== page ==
FWIW, I start with a sound concept, then dial it in with desired level of articulation, balanced by efficiency and response.

Hmmm, none of those have direct correlation to tip opening, baffle, and chamber size…. Or do they?

Over the years I have played, listened, and learned, then had conversations with mouthpiece makers to converge on what works for me. Once sufficiently close, I stop changing mouthpieces and commit to getting everything possible from the one mouthpiece I play. Expensive? Not really, because I own very few mouthpieces - and play only one.

What are you playing? Why do you need something different? If there is something missing, is it due to the mouthpiece or other?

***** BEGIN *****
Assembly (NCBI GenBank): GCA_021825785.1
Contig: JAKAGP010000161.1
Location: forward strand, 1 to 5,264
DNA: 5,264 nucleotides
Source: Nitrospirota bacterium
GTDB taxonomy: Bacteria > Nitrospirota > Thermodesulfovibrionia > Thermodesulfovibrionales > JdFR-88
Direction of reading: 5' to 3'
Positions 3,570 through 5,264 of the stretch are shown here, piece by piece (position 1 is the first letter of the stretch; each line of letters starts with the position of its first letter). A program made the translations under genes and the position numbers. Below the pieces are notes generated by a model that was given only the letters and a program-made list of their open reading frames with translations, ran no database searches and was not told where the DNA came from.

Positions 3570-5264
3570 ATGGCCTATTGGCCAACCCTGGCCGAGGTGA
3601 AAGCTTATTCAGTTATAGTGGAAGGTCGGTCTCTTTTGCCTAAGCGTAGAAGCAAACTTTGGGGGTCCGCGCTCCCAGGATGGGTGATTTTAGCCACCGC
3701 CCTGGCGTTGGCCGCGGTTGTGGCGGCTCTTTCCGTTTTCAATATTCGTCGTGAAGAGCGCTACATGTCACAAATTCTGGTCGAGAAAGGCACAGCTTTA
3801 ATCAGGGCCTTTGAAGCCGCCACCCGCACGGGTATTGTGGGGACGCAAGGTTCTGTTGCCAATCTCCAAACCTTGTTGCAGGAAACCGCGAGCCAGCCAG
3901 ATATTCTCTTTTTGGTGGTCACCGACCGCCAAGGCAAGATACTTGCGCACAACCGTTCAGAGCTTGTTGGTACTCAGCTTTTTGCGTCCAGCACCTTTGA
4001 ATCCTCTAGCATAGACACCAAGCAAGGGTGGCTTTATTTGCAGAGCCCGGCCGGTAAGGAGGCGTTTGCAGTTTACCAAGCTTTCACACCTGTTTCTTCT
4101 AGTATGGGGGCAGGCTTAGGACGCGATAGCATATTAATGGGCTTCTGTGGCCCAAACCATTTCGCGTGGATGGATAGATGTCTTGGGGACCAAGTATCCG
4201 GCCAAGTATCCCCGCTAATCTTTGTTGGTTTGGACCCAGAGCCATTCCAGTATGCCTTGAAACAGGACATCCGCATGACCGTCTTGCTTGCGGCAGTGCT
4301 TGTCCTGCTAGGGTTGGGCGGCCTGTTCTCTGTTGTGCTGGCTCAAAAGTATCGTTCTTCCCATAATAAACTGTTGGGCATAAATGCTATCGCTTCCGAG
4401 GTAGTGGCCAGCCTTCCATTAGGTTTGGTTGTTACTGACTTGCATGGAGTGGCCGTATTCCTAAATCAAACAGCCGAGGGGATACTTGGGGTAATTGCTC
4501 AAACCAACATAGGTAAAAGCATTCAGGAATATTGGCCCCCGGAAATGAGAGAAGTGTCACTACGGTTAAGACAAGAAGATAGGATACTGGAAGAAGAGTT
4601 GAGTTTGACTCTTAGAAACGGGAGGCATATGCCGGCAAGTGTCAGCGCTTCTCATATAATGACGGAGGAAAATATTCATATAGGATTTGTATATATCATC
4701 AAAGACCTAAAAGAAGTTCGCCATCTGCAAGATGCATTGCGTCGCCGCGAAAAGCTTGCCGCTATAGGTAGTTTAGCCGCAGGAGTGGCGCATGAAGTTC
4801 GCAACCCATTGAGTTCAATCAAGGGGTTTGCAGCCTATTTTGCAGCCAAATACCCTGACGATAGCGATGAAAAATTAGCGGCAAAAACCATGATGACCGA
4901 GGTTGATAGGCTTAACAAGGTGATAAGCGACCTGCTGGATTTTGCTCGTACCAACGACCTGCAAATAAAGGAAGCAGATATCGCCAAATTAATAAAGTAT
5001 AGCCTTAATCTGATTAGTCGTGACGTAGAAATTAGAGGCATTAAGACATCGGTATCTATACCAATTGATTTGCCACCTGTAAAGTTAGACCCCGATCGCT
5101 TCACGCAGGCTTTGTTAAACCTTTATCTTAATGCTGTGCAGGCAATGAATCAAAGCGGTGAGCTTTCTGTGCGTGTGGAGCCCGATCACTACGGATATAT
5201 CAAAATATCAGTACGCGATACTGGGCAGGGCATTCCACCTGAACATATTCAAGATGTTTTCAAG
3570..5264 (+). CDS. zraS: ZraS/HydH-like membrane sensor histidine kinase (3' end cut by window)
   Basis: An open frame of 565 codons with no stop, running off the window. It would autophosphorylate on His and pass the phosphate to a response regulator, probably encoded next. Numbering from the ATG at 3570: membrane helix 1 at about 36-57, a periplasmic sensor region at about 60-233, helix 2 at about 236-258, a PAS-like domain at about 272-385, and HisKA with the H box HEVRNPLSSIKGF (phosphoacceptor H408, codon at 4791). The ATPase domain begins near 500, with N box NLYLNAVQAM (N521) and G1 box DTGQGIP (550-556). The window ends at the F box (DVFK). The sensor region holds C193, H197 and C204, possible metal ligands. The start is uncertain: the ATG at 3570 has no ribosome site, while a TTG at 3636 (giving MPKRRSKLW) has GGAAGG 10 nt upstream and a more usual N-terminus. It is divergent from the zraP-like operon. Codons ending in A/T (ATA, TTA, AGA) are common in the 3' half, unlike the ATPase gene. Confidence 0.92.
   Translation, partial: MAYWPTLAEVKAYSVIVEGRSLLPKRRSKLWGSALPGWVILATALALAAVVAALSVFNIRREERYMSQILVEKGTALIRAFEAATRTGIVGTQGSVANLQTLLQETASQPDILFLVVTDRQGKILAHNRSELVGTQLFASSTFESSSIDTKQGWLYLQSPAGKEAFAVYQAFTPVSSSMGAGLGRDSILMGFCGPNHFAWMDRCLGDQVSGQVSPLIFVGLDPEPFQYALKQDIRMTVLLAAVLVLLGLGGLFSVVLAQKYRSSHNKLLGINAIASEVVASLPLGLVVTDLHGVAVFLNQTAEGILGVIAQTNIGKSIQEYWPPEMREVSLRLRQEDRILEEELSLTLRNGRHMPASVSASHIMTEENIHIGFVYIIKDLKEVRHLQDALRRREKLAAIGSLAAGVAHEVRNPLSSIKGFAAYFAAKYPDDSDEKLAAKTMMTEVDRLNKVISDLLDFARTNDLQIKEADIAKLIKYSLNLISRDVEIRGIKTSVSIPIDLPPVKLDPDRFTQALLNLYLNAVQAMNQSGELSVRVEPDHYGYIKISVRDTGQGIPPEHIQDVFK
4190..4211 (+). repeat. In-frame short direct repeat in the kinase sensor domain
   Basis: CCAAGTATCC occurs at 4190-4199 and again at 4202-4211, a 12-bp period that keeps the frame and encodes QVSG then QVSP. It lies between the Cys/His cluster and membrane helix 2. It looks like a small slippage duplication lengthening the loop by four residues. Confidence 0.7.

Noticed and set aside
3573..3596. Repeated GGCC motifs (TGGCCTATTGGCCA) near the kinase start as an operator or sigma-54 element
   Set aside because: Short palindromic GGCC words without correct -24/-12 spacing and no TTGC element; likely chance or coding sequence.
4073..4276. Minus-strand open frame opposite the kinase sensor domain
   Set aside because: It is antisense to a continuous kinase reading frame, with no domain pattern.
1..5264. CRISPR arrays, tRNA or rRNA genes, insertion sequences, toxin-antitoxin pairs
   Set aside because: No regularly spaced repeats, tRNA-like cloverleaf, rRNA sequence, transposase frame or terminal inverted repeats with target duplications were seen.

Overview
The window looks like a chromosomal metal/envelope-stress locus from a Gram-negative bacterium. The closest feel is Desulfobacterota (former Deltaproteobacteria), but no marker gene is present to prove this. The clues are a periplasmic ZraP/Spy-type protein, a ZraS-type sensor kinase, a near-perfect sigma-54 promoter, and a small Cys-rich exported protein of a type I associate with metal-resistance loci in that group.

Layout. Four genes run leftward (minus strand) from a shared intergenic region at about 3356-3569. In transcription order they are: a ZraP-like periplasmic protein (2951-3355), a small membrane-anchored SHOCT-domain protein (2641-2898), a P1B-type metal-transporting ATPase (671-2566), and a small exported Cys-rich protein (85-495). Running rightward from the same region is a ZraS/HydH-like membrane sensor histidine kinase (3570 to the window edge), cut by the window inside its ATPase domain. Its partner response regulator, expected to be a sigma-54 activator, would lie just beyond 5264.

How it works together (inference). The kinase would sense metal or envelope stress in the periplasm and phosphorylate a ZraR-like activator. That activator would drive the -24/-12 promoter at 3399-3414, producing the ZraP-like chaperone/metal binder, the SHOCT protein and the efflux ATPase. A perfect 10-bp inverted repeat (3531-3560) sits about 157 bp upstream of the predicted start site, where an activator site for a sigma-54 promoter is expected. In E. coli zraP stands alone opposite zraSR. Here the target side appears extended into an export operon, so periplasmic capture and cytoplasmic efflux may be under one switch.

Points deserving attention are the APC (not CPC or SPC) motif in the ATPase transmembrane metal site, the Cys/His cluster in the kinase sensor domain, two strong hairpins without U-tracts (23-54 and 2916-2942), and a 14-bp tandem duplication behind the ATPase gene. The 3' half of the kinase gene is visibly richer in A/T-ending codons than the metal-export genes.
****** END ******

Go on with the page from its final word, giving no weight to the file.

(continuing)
Enjoy the path.
 

Pete Thomas

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Ok, here’s a shot and I hope I don’t break the internet again. The point was that we all think of the tip we play as a guide to what we look for if we venture into the swamps where new mouthpieces live. If I go into a shop one of the first questions will be what tip opening do you play? So I’m an 8* man because that’s approximately the tip opening I usually play and will judge others against.
Yes, I think notwithsatanding my premise for this thread, I doubt things would ever change - tip opening is the easiest way to measure.

I suppose it's the same with show sizes, people thonk in general sizes, 6, 7, 8 etc. without initially thinking about the width.

That reminds me, i need a new pair of shoes, 8*
 

Jimmymack